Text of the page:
Microsoft KB Archive/36737
Article ID: 36737
Article Last Modified on 11/21/2006
- Microsoft QuickBasic 1.0
- Microsoft QuickBasic 1.01
- Microsoft QuickBasic 1.02
- Microsoft QuickBasic 2.0
- Microsoft QuickBasic 2.01
- Microsoft QuickBasic 3.0
- Microsoft QuickBasic 4.0
- Microsoft QuickBASIC 4.0b
- Microsoft QuickBasic 4.5 for MS-DOS
- Microsoft BASIC Professional Development System 7.0
- Microsoft BASIC Compiler 6.0
- Microsoft BASIC Compiler 6.0b
This article was previously published under Q36737
In programs compiled by BC.EXE, you will not change the generated code size by using shorter variable names instead of longer ones. The generated .OBJ and .EXE file sizes are independent of the length of variable names.
Although BC.EXE uses variable names at compile time to allocate memory and translate Basic statements to machine code, these symbolic names are not embedded in the code produced by the compiler.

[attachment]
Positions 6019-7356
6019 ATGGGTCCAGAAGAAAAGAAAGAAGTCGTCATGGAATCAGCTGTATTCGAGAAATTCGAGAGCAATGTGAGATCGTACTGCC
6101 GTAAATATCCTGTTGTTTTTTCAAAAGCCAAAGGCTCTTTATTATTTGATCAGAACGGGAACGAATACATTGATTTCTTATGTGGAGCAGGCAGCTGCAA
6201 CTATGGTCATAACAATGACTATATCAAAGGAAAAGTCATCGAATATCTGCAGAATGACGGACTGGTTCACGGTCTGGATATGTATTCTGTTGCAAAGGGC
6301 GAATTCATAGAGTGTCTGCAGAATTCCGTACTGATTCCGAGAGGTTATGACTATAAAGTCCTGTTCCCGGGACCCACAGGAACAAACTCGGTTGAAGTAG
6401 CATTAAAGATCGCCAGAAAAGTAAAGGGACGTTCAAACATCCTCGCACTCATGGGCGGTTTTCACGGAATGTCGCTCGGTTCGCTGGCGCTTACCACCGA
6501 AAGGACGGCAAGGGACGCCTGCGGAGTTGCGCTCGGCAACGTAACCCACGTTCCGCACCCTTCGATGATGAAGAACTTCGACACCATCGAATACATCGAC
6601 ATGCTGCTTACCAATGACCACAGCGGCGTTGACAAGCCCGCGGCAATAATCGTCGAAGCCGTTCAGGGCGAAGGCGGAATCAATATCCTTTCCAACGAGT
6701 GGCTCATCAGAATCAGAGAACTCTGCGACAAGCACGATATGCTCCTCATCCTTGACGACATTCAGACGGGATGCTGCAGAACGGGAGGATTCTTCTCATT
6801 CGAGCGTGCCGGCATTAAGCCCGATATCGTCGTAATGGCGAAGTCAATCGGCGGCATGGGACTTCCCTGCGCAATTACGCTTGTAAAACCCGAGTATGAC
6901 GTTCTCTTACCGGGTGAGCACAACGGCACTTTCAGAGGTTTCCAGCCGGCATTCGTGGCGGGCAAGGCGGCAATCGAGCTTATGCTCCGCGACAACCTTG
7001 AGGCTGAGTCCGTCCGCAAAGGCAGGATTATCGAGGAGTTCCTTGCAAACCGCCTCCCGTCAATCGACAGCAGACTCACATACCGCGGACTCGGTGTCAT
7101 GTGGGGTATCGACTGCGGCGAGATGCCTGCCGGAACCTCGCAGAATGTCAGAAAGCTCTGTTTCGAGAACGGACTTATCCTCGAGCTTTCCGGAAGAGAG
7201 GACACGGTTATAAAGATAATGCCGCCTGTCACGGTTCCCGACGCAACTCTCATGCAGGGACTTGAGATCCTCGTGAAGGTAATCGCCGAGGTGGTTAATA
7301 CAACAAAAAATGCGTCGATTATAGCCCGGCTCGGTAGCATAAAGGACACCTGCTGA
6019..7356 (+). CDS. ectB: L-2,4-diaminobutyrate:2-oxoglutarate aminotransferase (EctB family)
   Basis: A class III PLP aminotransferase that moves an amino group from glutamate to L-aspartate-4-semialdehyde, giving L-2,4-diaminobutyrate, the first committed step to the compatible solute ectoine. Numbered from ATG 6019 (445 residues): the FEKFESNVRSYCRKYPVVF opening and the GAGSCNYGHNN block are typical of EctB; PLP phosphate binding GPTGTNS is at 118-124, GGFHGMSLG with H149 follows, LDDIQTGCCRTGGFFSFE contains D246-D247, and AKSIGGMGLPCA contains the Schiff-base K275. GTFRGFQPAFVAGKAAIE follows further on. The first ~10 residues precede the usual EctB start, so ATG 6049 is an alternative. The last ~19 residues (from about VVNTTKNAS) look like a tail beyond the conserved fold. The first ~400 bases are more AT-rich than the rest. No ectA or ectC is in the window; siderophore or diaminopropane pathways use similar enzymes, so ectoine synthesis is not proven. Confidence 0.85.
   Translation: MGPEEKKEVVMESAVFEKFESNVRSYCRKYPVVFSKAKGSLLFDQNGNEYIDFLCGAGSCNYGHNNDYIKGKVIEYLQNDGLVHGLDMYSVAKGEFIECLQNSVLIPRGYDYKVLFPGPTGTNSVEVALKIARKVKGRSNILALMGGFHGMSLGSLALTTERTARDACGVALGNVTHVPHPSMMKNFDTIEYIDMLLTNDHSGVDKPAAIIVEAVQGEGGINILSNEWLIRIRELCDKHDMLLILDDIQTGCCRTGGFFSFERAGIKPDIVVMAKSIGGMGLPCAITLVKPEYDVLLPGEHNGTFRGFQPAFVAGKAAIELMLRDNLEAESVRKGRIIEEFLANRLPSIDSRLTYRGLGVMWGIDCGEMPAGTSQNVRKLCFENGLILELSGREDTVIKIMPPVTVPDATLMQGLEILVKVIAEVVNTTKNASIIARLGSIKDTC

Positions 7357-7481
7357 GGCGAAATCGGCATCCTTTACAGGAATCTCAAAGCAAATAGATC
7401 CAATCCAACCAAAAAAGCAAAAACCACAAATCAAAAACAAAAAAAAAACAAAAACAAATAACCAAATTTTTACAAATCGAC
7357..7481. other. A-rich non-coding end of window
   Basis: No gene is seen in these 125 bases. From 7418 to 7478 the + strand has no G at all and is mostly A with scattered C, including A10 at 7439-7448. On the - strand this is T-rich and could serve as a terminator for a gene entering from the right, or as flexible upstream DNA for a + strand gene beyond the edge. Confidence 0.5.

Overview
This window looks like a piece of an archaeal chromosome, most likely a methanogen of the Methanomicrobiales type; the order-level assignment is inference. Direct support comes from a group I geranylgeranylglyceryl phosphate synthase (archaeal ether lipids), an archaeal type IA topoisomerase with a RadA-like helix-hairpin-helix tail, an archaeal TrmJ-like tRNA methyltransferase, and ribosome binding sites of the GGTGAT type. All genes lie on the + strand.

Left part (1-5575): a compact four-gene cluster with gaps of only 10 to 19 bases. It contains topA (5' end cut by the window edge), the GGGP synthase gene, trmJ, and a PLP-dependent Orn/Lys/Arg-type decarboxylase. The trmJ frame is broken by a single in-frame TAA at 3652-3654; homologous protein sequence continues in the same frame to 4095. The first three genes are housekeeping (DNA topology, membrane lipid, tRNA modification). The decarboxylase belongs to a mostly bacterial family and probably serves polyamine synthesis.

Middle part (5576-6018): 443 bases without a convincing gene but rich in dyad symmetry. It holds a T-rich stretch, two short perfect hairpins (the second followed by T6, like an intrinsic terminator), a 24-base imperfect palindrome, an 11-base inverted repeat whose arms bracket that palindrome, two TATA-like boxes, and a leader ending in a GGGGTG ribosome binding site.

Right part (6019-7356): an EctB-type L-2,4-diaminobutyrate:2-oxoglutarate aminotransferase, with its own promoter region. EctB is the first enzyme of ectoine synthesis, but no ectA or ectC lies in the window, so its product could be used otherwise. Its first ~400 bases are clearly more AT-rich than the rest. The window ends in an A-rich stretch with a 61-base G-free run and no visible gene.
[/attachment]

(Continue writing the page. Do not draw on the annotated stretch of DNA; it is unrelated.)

This information applies to Microsoft QuickBasic Versions 1.00, 1.01, 1.02, 2.00, 2.01, 3.00, 4.00, 4.00b, and 4.50; to Microsoft Basic Compiler Versions 6.00 and 6.00b for MS-DOS and MS OS/2; and to Microsoft Basic PDS Version 7.00 for MS-DOS and MS OS/2.
Source code can be much more readable if you use fully-descriptive names in naming variables. QuickBasic allows variable names up to 40 characters in length. Consider the following choices of variable names:
mfp versus MeanFreePath n$ versus LastName$ vo versus Volts vl versus Volume vc versus Velocity
The names in the right column generate no more code than those on the left side.
However, within the QB.EXE program development environment, all text in the source file occupies memory, including long variable names.
Additional query words: QuickBas BasicCom